Mice were fasted 6 h before surgery, and conventional glucose and insulin tolerance tests were performed at H16. A blood sample was collected from the tail vein and blood glucose was measured with a glucometer (StatStrip Xpress, Nova Biomedical UK, Hercules, Calif) before glucose tolerance test, defined as T0. Glucose tolerance test was performed by intravenous injection of 2 g D-glucose/kg body weight and blood samples were collected from the tail vein and blood glucose was measured for 2 h. Insulin tolerance was then assessed by intravenous injection of human insulin Actrapid (0.5 u/kg). Serum insulin levels were measured using a mouse insulin enzyme-linked immunosorbent assay kit (Ultra Sensitive Insulin mouse Assay; Crystal Chem) in blood samples taken from orbital vein immediately before and then again 15 min into the glucose tolerance test.
An index of insulin resistance estimated by the homeostasis model assessment (HOMA) was calculated using the relationships between blood glucose and insulin levels according to the following formula: HOMA-IR = [fasting insulin (mUI/L) × fasting blood glucose (mmol/L)]/22.5. HOMA beta, indicator of pancreatic beta cells function was calculated according to the following formula: HOMA beta = fasting plasma insulin (μUI/mL)/fasting plasma glucose (mmol/L).
Mesenteric arteries, 2 mm in length and <300 μm in diameter, were cannulated at both ends and placed in a video-monitored perfusion system (Living Systems Instrumentation, Burlington, Vt), as previously described (15). First, contractility was assessed by concentration response curves to phenylephrine (Phe; 10−9 to 10−5 mol/L, Sigma) before and after incubation with the selective inducible nitric oxide (NO) synthase (iNOS) inhibitor 1400 W (10−5 mol/L; Sigma). Vascular dilatation was assessed under 1,400 W incubation in preconstricted vessels (Phe 10−5mol/L). Endothelium dependent response was assessed by flow mediated-dilatation (FMD) induced by stepwise increases in intraluminal flow (0 to 200 μl/min), or by the response to insulin (10−9–10−5M). To investigate the mechanisms involved in the endothelial effect of CLP and PTP1B deletion, particularly with regard to the role of endothelial NO Synthase (eNOS), all of the above vascular experiments were repeated in the presence of a non-selective NOS inhibitor (N-nitro-L-arginine [L-NNA], 10−4mol/L, Sigma-Aldrich, St. Louis, Mo).
Isolated perfused hearts
Freshly excised mouse hearts were placed into ice-cold Krebs–Henseleit (KH) buffer solution and immediately mounted onto a Langendorff apparatus. Hearts were perfused in a retrograde fashion via the aorta at a constant flow rate of 2 mL/min with aerated (95% O2, 5% CO2) KH bicarbonate buffer containing NaCl 120 mM, KCl 4.8 mM, KH2PO4 1.2 mM, MgSO4 1.2 mM, NaHCO3 25 mM, CaCl2 1.25 mM, glucose 11 mM (37 °C; pH 7.35–7.40). After 30 min of initial equilibration, hearts were perfused using either conventional KH buffer (glucose as substrate) or KH buffer supplemented with 1.2 mM palmitate bound to 3% BSA (glucose + palmitate as substrates) for 30 min. Cardiac contractile function was assessed using a metal hook inserted into the heart apex to control and record developed force and heart rate (17). Myocardial O2 uptake (MVO2) and cardiac efficiency were calculated using standard formulas.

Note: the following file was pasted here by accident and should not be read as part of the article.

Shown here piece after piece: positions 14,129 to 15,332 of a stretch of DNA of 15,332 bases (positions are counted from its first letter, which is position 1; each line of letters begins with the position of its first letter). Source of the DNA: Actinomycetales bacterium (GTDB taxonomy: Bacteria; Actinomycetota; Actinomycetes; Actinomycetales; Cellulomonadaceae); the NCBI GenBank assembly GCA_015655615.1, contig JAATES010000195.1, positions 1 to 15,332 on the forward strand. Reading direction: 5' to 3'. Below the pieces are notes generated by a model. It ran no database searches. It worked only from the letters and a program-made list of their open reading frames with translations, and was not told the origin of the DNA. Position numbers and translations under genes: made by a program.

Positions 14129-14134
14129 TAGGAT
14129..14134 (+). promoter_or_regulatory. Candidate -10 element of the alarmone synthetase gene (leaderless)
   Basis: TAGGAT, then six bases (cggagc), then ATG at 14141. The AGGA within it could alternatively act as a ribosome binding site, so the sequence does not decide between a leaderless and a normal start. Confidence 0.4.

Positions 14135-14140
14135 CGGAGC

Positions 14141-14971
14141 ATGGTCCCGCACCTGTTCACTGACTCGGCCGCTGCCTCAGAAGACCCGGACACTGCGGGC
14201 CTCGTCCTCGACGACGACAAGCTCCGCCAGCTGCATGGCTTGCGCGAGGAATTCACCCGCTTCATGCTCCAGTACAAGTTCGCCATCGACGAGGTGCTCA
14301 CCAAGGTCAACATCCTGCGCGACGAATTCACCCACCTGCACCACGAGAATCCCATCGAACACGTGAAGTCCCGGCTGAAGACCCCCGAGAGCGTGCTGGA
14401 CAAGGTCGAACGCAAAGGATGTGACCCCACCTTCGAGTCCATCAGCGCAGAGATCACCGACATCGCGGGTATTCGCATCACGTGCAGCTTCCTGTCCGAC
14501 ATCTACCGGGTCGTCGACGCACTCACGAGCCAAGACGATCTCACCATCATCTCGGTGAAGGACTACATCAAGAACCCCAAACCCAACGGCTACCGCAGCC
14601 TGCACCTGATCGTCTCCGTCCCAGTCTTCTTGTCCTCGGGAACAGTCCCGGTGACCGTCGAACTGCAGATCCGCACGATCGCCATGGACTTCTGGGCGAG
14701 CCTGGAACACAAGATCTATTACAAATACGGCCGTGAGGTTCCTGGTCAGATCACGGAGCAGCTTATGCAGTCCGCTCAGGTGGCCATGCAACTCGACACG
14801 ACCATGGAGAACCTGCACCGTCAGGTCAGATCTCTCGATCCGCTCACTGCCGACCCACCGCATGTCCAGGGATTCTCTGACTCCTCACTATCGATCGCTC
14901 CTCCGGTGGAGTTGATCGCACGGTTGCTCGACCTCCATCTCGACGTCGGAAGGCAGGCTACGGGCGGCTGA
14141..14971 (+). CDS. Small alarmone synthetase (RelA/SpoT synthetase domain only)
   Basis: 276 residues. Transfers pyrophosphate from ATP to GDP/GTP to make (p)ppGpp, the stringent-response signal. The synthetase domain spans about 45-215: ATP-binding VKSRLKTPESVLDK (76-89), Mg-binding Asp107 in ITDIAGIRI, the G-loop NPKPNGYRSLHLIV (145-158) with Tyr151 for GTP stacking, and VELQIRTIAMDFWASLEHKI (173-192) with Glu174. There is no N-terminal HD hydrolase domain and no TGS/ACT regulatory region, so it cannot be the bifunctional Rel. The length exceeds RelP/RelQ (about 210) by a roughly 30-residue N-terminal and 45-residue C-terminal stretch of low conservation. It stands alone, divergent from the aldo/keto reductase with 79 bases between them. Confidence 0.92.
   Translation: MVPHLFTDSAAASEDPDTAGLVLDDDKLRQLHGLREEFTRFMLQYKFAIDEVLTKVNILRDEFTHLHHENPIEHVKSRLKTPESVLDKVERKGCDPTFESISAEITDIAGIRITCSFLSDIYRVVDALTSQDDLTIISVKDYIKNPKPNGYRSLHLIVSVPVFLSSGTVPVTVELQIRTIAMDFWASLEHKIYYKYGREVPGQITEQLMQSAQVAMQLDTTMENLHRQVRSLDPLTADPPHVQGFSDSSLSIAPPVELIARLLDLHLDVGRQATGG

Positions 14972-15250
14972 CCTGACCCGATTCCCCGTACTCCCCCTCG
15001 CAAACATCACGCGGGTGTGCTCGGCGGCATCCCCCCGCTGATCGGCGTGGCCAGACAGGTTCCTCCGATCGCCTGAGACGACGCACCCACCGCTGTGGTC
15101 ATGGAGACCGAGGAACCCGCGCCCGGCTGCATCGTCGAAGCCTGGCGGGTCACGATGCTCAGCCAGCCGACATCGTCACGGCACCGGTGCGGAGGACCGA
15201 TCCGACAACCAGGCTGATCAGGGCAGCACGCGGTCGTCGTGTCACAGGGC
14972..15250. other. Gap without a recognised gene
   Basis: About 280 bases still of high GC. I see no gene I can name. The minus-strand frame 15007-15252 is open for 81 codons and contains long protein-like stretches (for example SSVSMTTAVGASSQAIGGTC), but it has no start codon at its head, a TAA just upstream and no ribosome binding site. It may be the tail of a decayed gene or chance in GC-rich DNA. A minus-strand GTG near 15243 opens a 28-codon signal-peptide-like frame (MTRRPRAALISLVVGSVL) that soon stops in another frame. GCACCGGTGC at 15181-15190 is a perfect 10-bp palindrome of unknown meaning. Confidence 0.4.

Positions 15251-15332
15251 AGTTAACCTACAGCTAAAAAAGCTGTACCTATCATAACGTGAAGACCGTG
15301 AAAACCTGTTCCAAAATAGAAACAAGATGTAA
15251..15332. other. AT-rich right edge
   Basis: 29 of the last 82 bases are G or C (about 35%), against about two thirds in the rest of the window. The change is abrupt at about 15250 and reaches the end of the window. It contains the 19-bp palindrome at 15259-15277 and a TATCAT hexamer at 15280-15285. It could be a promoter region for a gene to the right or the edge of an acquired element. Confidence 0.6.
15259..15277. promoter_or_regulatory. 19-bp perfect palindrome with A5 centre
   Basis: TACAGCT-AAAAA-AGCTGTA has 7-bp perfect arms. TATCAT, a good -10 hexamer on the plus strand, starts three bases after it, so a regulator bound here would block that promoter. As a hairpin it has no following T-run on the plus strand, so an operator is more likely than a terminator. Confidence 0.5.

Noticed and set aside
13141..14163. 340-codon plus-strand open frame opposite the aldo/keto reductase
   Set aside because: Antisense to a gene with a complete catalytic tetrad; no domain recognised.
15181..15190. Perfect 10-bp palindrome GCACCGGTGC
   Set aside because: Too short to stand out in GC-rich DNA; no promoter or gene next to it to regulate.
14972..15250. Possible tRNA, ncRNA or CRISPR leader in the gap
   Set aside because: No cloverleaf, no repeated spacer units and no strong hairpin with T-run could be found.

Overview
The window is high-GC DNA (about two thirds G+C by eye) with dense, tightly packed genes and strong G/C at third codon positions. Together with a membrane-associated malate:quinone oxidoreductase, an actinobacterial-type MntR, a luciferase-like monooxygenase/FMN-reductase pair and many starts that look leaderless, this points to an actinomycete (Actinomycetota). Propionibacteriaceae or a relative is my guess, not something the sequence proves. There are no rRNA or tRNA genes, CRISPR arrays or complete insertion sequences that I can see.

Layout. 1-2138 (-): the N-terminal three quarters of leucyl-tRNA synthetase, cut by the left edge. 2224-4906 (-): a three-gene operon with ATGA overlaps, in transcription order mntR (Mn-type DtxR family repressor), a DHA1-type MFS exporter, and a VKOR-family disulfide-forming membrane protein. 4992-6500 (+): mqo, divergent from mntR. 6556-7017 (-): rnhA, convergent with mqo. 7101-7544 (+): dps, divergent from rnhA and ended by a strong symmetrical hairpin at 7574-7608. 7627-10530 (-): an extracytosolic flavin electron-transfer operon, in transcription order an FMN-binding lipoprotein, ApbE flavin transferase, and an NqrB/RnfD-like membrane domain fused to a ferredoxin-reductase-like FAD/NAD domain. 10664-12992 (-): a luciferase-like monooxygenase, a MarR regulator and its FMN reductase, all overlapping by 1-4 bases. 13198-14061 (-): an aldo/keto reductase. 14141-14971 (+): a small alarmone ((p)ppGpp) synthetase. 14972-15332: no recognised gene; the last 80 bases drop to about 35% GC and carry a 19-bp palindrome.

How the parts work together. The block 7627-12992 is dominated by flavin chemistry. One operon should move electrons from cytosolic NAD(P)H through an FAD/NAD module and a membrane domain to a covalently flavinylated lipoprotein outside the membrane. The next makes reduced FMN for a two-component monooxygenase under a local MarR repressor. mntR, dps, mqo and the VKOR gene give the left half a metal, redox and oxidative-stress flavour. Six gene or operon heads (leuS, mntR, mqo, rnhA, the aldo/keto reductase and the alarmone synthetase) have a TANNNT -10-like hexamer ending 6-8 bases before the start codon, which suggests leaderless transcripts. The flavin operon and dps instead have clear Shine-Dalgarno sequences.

Subcellular membrane fractionation protocols
Mouse hearts were removed and immediately freeze-clamped in liquid nitrogen. Upon thawing, hearts were diced and incubated for 30 min in 1 mL of a high salt solution prior to homogenization (2 mmol/L NaCl, 5 mmol/L NaN3 and 20 mmol/L HEPES, pH 7.4) at 4°C (21). The tissue was recovered by centrifugation at 1,000 g for 5 min and the pellet homogenized with a Potter glass homogenizer in 1.7 mL of buffer A (1 mmol/L MgCl2, 250 mmol/L sucrose, 20 mmol/L HEPES, and 2 mmol/L EDTA, pH 7.4). The resulting homogenate was centrifuged at 1,000 g for 5 min. After, the pellet was homogenized in 1.3 mL of buffer A and then recombined with the previous supernatant. This solution was centrifuged at 100 g for 10 min (22). The pellet named P1 was resuspended in 300 μL of buffer A. The supernatant was centrifuged at 5,000 g for 10 min. The pellet named P2 was resuspended in 100 μL of buffer A. The supernatant was centrifuged at 20,000 g for 20 min. The pellet named P3 was resuspended in 100 μL of buffer A. The supernatant was centrifuged at 48,000 g for 30 min. The pellet named P4 was resuspended in 50 μL of buffer A. The supernatant was centrifuged at 250,000 g for 65 min. The pellet named P5 was resuspended in 30 μL of buffer A. All resuspended pellets including the supernatant named P6 were frozen in liquid nitrogen and were kept at −80°C. We decided to refer to P2 as plasma membrane fraction and to P5 as low-density membrane fraction.
Western blot analysis of subcellular membrane fraction
The amount of proteins loaded on the gel was verified by a Bradford assay and was in each case 30 μg. The subcellular membrane fraction was separated by sodium dodecyl sulfate-polyacrylamide gel electrophoresis for 30 min at 150 V (Criterion TGX Stain Free Precast Gels, Bio-Rad Laboratories, Hercules, Calif) in migration solution (Tris/Glycine Buffer, Bio-Rad Laboratories). Then, proteins were transferred on membranes (Trans-Blot Turbo Nitrocellulose, Bio-Rad Laboratories) in transfer solution (Trans-Blot Turbo 5X Transfert Buffer, Bio-Rad Laboratories) for 10 min (Trans-Blot Turbo Transfert System, Bio-Rad Laboratories). After transfer, membranes were activated by a U.V exposition (Bio-Rad Laboratories). To avoid nonspecific link, membranes were placed in a blockade solution (milk, 3%) for 30 min at room temperature. Then, membranes were incubated with the primary antibodies: anti-GLUT-4 (Anti-glucose Transporter GLUT-4 antibody ab654, ABCAM, 1/2,000, 4°C, overnight). Proteins were visualized with the use of a Chemiluminescence kit (Clarity Western ECL Substrate, peroxide and luminol/enhancer solutions, Bio-Rad Laboratories) and revealed with imaging system (Bio-Rad Laboratories). Analyses were performed with Biorad software (Image Lab software, Bio-Rad Laboratories, Hercules, Calif).